A buzzword was smart cities. And yet another was innovation. The summit brought together local governments and city representatives, banks and investors, multinational technology giants like BOSCH, Infosys, Subex; startups, research institutions and NGOs. The summit also showcased model smart cities: BTC city in Ljubljana, Slovenia, and the Gujarat International Finance Tec-city (GIFT) in Ahmedabad, India.
Everyone agreed that the situation in urbanized India was dangerous and would only get more alarming. Various indicators were put forward, a couple of them being: 40% of the Indian population will live in cities by 2030, contributing 60% of GDP. Existing structures and systems simply could not bear up under the stress of such numbers. On the other hand, the environment is being speedily ruined. Bangalore, as an example, now has 70% of its area under construction. Lakes with water have decreased from 280 in 1960 to 25 today. None of the existing lakes contain potable water.
Against this backdrop, with the need for urgent intervention, most of the presenters put forward their innovations and initiatives in the fields of technology, energy, planning, smart structures and systems. While it was all interesting to hear, only 2-3 people addressed the actual people who were supposed to populate these smart cities. And the only one who brought the marginalized sections of society into the picture was BREADS.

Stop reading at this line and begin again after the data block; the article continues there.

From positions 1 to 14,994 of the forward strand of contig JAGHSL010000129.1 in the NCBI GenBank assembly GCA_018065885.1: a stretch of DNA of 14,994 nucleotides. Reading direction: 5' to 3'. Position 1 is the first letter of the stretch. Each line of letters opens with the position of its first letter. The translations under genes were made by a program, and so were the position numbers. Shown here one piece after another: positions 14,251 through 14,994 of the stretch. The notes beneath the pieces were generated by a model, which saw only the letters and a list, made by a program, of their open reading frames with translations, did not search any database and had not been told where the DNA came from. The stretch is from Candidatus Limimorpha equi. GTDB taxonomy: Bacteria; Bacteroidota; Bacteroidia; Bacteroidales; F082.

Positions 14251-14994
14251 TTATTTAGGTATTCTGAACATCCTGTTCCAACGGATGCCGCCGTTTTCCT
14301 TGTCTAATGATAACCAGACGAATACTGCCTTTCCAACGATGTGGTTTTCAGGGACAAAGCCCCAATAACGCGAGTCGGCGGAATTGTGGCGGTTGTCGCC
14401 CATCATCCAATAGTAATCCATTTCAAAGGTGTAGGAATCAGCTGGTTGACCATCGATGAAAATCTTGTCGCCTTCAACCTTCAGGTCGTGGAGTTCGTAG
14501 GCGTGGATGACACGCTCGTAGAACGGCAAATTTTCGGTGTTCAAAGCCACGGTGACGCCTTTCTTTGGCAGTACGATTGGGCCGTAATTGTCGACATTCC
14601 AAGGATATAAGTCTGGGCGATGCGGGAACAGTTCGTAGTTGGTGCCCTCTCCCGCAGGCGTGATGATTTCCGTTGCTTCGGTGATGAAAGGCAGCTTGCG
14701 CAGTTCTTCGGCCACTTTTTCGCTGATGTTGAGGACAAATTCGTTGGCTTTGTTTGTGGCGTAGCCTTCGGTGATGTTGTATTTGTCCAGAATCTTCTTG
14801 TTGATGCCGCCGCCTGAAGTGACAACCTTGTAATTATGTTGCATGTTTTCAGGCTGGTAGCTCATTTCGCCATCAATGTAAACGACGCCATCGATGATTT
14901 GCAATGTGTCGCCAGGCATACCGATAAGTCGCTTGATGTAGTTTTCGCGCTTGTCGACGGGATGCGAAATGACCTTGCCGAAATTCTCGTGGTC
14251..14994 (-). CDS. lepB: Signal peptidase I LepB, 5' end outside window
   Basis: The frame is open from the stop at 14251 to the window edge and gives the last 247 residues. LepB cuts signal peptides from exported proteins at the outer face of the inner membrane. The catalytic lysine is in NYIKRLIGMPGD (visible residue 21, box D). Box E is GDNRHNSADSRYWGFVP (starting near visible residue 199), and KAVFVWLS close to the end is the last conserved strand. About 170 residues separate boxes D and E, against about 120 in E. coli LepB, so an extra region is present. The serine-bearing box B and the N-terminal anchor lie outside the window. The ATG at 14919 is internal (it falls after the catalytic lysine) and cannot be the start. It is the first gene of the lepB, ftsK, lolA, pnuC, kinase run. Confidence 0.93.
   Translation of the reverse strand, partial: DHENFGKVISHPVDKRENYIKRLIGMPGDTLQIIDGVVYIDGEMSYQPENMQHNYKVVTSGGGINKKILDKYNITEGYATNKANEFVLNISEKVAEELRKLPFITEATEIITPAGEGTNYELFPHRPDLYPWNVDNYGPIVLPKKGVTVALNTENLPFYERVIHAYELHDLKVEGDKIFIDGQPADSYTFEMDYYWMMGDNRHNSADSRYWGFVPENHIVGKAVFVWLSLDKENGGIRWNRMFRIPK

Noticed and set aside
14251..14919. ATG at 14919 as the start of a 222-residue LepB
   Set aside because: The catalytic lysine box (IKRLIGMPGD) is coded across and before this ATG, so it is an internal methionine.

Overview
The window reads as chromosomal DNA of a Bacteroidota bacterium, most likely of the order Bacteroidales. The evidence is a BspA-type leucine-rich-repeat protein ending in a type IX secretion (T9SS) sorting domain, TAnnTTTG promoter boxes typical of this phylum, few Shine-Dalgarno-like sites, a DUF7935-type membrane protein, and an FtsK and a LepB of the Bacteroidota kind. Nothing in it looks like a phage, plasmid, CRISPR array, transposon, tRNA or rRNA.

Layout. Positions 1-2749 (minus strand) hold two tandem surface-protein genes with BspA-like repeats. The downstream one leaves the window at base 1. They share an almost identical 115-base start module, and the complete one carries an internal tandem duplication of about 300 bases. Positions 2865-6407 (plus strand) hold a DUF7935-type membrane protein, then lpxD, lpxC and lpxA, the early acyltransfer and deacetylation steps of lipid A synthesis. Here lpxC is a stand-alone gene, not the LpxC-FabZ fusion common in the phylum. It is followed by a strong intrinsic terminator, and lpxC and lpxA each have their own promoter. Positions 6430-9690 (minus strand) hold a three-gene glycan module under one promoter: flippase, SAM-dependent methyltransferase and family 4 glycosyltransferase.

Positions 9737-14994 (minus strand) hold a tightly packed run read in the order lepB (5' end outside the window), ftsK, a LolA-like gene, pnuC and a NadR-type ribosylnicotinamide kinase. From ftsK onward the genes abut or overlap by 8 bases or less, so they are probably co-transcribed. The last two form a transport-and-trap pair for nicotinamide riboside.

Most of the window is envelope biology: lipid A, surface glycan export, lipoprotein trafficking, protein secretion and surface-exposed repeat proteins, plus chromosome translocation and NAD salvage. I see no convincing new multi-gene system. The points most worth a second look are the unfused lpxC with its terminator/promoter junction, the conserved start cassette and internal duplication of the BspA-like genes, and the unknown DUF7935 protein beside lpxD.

The question that Fr. Joy Nedumparambil from BREADS asked and that resonated with most people was: Whose city is it anyway, smart or otherwise? A smart city needed to include all sections of society and provide access to social and economic opportunities for all people. He stressed that inclusion was not a privilege but a right. It would also make great economic sense. He put forward the possible roles an NGO could play in the sustainable development of cities, and how BREADS in particular, was already contributing to this cause. As service provider, as facilitator, as innovator and as advocate, BREADS presented the various facets of its work in the field of human-centric development.
An important learning from the TIA summit is this: that as NGOs, we need to understand the directions in which the world might be moving in order to be able to communicate effectively; and thereby, to influence the ways in which the new directions impact human life, especially those of the vulnerable and marginalized in society. We need to stay relevant in a changing world to ensure that the people we want to represent also stay relevant in the emerging futures. Another angle to being in the world, but not of the world.